Doris and Rick Hamilton
Spirit in the Wind
Richard (Rick) Hamilton grew up on a
ranch in the Sandhills of North Central Nebraska. An early family hobby of
arrowhead hunting in the hills turned into a search for knowledge about the
points he found, who made them, how old were they, and how had they came to rest
in a particular area?
This interest has led to an unending quest to learn everything he could concerning the skills and technologies of the Plains Indians. Skills that include, flintknapping, pottery making, the making of bows and arrows, leather tanning, ethnobotany, and many others, some of which are sadly on the brink of extinction. His discovery of some unique plants and trees along the Keya Paha River in Nebraska, has drawn him into the interesting world of ethnobotany. Specifically the uses by the Sioux in that region. Richard, a former "Nebraska Photographer of the Year", and 1995 "Nebraskaland Magazine" wildlife photo contest winner, and a 20 year pro, embarked on a project in the summer of 1996, to video 100 plus plants and trees, that had specific uses to the Plains Indians in that region. The complete video set provides detailed identification as well as demonstrating many uses for the plants and trees.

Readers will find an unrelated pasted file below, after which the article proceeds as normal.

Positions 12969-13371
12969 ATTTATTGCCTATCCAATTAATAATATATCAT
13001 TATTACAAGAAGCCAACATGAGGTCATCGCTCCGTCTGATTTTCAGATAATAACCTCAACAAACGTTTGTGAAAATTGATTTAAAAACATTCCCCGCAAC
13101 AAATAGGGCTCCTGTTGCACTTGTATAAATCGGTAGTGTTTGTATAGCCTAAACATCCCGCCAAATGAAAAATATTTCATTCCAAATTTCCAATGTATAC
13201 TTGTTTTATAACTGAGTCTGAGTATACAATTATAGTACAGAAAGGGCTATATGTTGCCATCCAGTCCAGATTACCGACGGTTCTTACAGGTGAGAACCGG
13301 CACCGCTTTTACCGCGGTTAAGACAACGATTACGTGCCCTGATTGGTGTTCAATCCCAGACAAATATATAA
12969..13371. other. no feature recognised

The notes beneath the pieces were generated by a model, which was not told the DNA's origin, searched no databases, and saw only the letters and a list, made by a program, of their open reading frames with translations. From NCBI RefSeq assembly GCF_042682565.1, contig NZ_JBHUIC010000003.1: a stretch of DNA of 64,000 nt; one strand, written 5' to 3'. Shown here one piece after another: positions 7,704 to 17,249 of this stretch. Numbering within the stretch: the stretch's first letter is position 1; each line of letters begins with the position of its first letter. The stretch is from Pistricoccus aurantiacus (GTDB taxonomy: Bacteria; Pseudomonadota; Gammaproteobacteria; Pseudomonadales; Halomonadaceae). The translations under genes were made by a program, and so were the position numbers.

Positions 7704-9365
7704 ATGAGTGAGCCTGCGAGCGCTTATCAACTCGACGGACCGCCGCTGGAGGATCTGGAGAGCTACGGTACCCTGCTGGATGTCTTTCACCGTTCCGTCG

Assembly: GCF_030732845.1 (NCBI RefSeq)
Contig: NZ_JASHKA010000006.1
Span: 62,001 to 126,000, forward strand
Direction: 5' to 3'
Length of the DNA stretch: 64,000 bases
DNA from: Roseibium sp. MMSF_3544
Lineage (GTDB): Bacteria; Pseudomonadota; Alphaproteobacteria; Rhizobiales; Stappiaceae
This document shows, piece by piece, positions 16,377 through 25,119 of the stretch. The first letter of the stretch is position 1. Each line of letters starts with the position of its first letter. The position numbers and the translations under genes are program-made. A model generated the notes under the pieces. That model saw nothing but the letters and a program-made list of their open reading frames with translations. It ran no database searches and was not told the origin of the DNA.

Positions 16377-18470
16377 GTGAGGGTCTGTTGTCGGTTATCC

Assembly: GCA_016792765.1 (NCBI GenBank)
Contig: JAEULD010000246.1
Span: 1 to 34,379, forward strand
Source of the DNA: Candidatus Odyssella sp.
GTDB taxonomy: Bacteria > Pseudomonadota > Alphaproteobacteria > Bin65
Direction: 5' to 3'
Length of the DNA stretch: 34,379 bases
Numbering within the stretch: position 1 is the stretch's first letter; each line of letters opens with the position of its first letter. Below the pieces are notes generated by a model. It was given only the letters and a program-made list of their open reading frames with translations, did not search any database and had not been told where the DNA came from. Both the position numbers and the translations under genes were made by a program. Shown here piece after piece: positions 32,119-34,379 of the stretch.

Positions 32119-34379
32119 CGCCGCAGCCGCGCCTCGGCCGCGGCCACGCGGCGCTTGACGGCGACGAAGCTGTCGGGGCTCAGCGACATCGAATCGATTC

Richard has hunted and taken game with his replica Sioux bow, called turkeys using a wingbone call, caught fish with a bone fish hook and cordage made from yucca leaves. He also makes and fires clay pottery as the Native Americans did, and produces fire using both a bow drill and also the hand drill. These are just a few of the many skills he has mastered in his effort to preserve and rediscover the Native American Skills of the past.
Richard, along with his wife Doris, give many workshops, exhibits, and demonstrations for schools, museums, organizations, youth groups, etc. in their effort to keep some of the Plain's Indians technology and culture alive today. His articles and photos have been published in various books and magazines.
"Spirit in the Wind " is Richard's Lakota name. It was given to him by a Medicine Woman of the Lakota tribe. Richard's first replica arrow was given in the name of friendship to the Lakota people.